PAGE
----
you usually do because you are mentally listing all the ways you can draw her out of her shell. Your time is far too taken up by every child in your classroom to wonder if anyone notices the hours you put in on their learning, on their behavior, on their happiness. And it’s ok, because if you can’t get job satisfaction as a teacher just by doing the actual job, then you probably should change careers. Because if you really do need a lot of continuous back-patting, this job will stop being fun after your first circle time when the first five children ask to go to the bathroom. And you will discover in random, sudden moments that your students really do notice. It’s in the tight hugs around your legs and you have to grab a chair so you don’t fall on them. It’s in the anonymous “i LoF U MiS” written in a crooked heart on your white board. It’s in the excited, shining eyes that catch yours when they sound out their very first word. I’m not going to lie. Having a day where my career choice is celebrated is pretty nice. It kind of makes up for being a human Kleenex on the other days of the year. But having a job where I get to make a difference, that’s even better.


09

local Welcome Home

Sheryl Novak

sa.novak@solutionsmexico.com

Sheryl Novak is an expat Canadian who has owned a home in Mexico for over ten years. She is the owner of SOLutions Mexico and The Furniture Store by SOLutions Mexico. She is an expert on sourcing all styles of furniture for all sizes of budgets, in Mexico.

Why are there not enough closets?

M

ost casas and condos in Riviera Nayarit come with small, basic storage spaces that are only a rod and a couple of shelves. Ever feel you don’t have enough closet space in your home in Mexico? That’s because we are experiencing a bit of a clash of cultures. Unlike in Mexico, American and Canadian households tend to have

a higher amount of disposable income. Coupled with a strong focus on material possessions, this results in a tendency for a lot more stuff in our homes. According to a recent survey, the average American house includes approximately 300,000 items. Even our large houses cannot contain all that we own. Most garages are used for storage rather than for parking cars. We have so many items that one in ten households even rent an off-site self-storage unit. The self-storage and closet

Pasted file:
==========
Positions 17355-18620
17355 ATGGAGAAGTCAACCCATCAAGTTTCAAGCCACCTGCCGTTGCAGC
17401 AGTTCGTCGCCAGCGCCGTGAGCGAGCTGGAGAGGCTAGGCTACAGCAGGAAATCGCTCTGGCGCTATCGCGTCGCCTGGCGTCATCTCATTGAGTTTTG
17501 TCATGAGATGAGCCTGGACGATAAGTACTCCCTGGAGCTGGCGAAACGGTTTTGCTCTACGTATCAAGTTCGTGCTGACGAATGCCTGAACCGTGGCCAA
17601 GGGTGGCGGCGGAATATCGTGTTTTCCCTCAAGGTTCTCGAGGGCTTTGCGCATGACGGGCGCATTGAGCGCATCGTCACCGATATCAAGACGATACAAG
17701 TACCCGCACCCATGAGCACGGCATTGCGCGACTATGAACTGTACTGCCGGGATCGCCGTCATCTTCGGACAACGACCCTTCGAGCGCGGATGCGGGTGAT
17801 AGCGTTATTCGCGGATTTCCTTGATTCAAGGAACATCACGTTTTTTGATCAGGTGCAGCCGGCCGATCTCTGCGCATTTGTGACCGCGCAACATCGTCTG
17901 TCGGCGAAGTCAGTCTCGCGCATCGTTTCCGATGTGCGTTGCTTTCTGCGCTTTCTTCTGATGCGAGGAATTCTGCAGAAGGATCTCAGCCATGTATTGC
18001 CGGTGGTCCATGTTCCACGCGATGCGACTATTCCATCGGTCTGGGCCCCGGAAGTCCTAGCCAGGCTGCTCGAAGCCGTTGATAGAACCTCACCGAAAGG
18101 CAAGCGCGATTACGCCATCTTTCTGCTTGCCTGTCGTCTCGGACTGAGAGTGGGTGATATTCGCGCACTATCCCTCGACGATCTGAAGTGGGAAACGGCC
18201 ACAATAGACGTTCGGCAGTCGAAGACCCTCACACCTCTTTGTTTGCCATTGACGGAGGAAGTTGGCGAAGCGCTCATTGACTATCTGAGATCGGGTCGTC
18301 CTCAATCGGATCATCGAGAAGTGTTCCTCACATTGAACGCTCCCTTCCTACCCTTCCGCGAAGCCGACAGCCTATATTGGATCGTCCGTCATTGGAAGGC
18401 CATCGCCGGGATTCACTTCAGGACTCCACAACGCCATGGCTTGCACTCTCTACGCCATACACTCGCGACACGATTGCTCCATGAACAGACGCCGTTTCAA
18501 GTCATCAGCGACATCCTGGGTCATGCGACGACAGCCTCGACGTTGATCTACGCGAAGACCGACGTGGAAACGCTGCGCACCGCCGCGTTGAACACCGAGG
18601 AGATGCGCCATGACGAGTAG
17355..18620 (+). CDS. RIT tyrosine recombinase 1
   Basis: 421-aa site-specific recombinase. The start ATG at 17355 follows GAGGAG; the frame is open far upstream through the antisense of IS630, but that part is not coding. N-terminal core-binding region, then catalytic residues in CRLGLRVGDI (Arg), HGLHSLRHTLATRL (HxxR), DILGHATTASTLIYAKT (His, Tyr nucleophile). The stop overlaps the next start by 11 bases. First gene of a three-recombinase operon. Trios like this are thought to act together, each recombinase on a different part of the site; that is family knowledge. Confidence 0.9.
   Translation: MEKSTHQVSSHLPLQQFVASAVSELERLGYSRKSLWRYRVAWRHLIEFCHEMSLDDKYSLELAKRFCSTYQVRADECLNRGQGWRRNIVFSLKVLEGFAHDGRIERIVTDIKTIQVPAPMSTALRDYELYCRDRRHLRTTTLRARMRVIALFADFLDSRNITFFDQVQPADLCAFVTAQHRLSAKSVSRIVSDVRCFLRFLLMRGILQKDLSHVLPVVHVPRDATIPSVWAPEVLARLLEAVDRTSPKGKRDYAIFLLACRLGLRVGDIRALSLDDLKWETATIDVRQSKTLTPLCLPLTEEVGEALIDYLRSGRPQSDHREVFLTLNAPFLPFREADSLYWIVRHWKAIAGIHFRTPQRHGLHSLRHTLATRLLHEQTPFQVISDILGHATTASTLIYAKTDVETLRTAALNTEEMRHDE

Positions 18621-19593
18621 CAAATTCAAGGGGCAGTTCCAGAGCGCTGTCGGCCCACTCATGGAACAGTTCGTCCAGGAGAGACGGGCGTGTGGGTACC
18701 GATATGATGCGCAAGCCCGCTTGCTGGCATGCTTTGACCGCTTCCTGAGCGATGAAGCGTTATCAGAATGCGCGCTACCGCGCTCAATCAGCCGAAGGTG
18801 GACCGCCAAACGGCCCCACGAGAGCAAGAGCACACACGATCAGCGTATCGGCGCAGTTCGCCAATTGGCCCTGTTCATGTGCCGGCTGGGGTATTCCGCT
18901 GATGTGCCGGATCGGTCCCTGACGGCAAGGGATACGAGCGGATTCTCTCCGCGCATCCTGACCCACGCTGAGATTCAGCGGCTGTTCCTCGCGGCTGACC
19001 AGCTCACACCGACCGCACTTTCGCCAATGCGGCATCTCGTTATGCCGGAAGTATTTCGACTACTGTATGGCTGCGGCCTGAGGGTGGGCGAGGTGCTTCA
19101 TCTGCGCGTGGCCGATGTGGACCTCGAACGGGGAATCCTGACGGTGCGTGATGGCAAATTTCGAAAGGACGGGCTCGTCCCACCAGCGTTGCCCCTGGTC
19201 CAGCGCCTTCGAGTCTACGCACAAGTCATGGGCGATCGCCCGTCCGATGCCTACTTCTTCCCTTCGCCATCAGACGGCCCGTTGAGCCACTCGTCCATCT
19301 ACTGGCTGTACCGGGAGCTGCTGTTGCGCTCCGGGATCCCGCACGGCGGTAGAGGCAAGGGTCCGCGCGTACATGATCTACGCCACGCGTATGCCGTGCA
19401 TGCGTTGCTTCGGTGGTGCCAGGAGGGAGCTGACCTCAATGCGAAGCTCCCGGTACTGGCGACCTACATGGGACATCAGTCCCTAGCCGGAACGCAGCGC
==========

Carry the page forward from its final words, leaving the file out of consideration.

organization industries are primarily an American and Canadian phenomenon. In Mexico, the focus has mainly been on family rather than possessions, again driven a lot by the lack of disposable income. This is starting to change. Mexico is currently experiencing massive growth in its middle class. With this change, we are now also seeing the entrance of self-storage facilities and closet organization companies in Mexico. If not well organized, our stuff can quickly become clutter. Trying to find what we need in a world that is moving at a breath-taking pace causes unnecessary stress. Think back to a time when you felt stress trying to find that one important, albeit misplaced item, as the clock ticked loudly signaling you were late for your appointment. I feel my heart rate spike just thinking about it! The key is not to build more storage. Anyone can go out and get another shelf or hanging rod for their closet, but that will only be a short-term solution. It will undoubtedly help to reduce the number of items we own. The real secret to reducing our stress, however, is to organize our possessions better so that there is a place for everything and everything goes in its place. Yes, that old mantra is true! These professional closet and storage organization companies have been popular in the US and Canada since the 70’s. What makes them work is that they start with a detailed inventory of the items you need to store. The designer creates a dedicated space for each piece in the closet or storage space. You never have to dig through to find anything. When you finish with the item, you return it to its rightful spot. Even though any carpenter can build a closet, they are not experts in spatial design. What makes the professional storage solution work is the personalized inventory and design of the space to fit your items. Ask anyone with a customized storage solution, and they will quickly tell you it is well worth the cost. If you are feeling the stress and anxiety of clutter, consider a personalized storage solution for your home in Mexico. Buying a new home in Rivieria Nayarit? Email me at furniture@solutionsmexico.com to get a free home inventory list.

May 17 - 23, 2018 www.vallartatribune.com

Medical Matters

Pam Thompson

pamela@healthcareresourcespv.com

Pamela Thompson operates HealthCare Resources Puerto Vallarta, a multi-faceted, independent, resource network that is here for your total health and well-being. We offer assistance to help find a physician, hospital and diagnostic service for any healthcare needs. www.healthcareresourcespv.com

A Potpourri!

I